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Art project shows the scope of Switzerland’s extraordinary glacier loss

An art project has shed light on the sheer scope of Switzerland’s glacier loss in recent years due to climate change.

Art project shows the scope of Switzerland’s extraordinary glacier loss
Photo: Studio Oefner/ETH Zurich

The project looks to “visualise 140 years of glacial retreat through an interactive network”. 

READ: Swiss glaciers shrink ten percent in five years 

The project is led by Swiss artist Fabian Oefner, who has reproduced the receding glaciers using neon lines which contrast with images of the glaciers as they currently stand. 

In a collaboration with with Federal Institute of Technology Zurich and Google mapped the shrinking glaciers over time. 

READ: Swiss 'glacier initiative' collects 120,000 signatures 

“Im interested in the concept of time and how change shapes the way we see reality”, Oefner says. 

Using drones equipped with LEDs, Oefner used real representations of glacial loss as the frame for the project. 

“I looked at maps where you could see the glacier in its current state and dozens of lines drawn on the map in front of it. Each of these lines represented where the glacier was in the past few decades,” Oefner said. 

“I wanted to find a way to transport the scientific data and bring it into reality”. 

 

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ART

Art Basel 2020 scrapped over virus uncertainties

Art Basel, the world's biggest contemporary art fair, cancelled its 2020 edition in Switzerland due to the coronavirus pandemic, denting its parent company on the stock exchange Monday.

Art Basel 2020 scrapped over virus uncertainties
Photo: G SIghele/Flickr

The fair had already been postponed from June to September but organisers pulled the plug, saying there were too many uncertainties to stage the international show, which will return in 2021.

“Art Basel regrets to announce that the 2020 edition in Basel has been cancelled,” it said in a statement.

“While there are signs of hope as individual countries are coming out of lockdown, the global situation remains precarious and, unfortunately, too many uncertainties remain to go ahead with the fair.”

It said those included limitations on intercontinental travel, the health risks posed by large gatherings, and doubts over whether Swiss COVID-19 regulations would allow large public events.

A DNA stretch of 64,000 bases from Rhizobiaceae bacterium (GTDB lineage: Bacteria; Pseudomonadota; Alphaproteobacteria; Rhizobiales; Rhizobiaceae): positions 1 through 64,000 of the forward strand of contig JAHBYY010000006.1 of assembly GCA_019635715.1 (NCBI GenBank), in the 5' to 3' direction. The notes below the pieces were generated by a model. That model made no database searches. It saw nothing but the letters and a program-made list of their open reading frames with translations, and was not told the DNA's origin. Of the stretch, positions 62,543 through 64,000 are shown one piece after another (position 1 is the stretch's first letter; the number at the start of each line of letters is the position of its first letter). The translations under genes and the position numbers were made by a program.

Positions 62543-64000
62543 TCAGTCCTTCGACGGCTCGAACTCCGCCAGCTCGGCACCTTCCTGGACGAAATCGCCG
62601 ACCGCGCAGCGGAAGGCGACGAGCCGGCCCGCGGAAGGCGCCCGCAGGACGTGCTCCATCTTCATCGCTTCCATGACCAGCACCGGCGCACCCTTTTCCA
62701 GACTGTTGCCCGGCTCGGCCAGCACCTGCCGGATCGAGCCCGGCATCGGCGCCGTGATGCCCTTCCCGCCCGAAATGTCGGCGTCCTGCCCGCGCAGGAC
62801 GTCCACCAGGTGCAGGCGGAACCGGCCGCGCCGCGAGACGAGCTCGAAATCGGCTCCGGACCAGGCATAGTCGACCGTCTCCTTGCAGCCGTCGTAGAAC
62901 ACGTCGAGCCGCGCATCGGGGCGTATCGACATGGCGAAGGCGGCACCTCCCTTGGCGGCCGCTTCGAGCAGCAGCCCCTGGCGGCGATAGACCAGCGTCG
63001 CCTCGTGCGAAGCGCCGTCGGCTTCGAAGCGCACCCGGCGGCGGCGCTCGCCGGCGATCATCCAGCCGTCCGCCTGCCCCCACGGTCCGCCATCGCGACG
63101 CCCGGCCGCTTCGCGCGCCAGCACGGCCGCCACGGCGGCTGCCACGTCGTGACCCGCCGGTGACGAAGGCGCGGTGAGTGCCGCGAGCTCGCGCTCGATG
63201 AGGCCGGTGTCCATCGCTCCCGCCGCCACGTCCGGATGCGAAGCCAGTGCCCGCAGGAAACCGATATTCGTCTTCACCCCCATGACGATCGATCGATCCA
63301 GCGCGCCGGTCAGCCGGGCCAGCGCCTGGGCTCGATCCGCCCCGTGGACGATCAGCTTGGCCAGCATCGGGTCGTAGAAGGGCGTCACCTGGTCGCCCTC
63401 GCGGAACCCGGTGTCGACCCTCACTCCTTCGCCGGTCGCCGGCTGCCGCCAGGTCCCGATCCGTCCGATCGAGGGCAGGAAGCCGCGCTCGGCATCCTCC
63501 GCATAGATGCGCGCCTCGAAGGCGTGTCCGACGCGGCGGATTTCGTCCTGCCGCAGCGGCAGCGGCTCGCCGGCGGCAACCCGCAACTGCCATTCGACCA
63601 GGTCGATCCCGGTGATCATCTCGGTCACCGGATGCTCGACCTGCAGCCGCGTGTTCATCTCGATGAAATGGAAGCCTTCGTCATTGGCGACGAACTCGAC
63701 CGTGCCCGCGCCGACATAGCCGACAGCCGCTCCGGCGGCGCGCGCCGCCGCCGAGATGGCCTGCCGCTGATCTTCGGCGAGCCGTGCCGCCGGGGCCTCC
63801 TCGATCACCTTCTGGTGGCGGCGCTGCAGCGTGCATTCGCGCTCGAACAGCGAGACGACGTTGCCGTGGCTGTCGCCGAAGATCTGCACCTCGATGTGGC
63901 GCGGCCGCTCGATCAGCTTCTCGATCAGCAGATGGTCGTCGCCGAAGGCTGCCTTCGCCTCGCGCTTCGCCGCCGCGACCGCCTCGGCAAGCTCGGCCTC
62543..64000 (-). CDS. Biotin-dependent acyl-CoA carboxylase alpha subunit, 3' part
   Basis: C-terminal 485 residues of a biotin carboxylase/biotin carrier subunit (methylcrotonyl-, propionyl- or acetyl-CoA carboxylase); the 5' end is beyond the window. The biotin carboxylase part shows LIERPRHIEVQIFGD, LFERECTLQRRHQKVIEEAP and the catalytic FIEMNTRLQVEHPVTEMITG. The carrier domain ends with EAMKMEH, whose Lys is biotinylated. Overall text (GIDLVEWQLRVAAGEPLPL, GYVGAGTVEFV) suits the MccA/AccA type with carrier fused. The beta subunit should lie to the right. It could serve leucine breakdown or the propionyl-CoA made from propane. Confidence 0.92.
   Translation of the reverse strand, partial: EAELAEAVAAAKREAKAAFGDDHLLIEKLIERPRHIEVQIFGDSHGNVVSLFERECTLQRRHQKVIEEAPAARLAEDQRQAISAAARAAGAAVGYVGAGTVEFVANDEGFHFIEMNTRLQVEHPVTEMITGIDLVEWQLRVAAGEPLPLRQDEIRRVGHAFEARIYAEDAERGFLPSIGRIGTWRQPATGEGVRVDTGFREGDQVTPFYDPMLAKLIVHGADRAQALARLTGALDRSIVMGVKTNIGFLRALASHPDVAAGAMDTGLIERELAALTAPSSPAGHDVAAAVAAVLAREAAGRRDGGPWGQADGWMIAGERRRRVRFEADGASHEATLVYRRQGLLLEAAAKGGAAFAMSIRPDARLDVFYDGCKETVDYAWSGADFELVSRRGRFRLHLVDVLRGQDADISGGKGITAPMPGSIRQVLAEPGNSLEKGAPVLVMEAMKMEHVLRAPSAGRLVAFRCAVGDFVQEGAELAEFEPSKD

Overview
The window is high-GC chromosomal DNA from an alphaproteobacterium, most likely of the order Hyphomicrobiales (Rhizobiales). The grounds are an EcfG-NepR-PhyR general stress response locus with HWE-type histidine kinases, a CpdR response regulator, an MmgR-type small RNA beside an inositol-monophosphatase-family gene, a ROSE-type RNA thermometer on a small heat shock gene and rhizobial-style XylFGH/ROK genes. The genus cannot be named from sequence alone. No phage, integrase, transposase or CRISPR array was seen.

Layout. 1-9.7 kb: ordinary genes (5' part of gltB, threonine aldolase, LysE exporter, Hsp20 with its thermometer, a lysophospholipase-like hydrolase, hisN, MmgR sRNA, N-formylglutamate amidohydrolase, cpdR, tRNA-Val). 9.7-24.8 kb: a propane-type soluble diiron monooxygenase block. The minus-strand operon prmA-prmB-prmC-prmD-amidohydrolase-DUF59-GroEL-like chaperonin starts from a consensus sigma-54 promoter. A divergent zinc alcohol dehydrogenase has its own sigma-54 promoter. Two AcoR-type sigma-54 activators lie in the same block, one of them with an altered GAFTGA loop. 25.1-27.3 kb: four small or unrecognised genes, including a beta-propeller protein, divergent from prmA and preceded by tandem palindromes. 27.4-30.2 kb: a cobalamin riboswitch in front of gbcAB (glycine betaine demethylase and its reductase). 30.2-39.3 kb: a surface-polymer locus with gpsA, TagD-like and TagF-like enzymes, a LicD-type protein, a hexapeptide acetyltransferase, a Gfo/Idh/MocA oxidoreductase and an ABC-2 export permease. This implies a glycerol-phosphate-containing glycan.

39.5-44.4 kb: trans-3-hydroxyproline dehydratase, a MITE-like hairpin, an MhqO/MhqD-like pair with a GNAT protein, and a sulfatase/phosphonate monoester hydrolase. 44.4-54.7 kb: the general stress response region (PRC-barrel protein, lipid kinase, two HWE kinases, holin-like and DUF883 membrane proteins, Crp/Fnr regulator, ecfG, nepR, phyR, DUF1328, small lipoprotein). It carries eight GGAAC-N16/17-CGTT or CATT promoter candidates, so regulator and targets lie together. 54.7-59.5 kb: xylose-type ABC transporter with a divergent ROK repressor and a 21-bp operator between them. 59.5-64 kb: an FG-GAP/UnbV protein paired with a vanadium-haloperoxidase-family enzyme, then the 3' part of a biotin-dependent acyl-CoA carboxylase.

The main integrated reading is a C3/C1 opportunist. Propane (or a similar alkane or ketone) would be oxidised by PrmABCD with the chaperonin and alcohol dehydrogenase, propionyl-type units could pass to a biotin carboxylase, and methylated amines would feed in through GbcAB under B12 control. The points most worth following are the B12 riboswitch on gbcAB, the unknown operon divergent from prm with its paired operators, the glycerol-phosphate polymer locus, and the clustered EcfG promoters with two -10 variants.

“We believe that the best option concerning the Basel show is to focus on next year's edition and delivering a fair of the exceptional international quality that the art world expects,” it said Saturday.

The 2021 Basel fair will run from June 17 to 21.

The share price of parent company MCH Group fell further on the Swiss stock exchange on Monday.

MCH, which had already lost 41 percent of its value since the start of January, fell 3.05 percent to 15.90 Swiss francs in afternoon trading.

By comparison, the SPI index of the top 215 companies on the Swiss exchange was down 0.28 percent.

The Swiss government stopped short of imposing full confinement to combat the coronavirus pandemic.

But the restrictions it brought in led to the cancellation of major events, including the Geneva Motor Show and the main watch fairs.

While events for up to 300 people can now go ahead with appropriate protection measures, events for more than 1,000 people remain banned until August 31.

While Art Basel is based in its Swiss home city, its success led to additional annual events in Miami since 2002, and in Hong Kong since 2013.

This year's Hong Kong event, scheduled for mid-March, was cancelled because of the pandemic and will return next year, though Miami Beach is still scheduled to go ahead from December 3 to 6.

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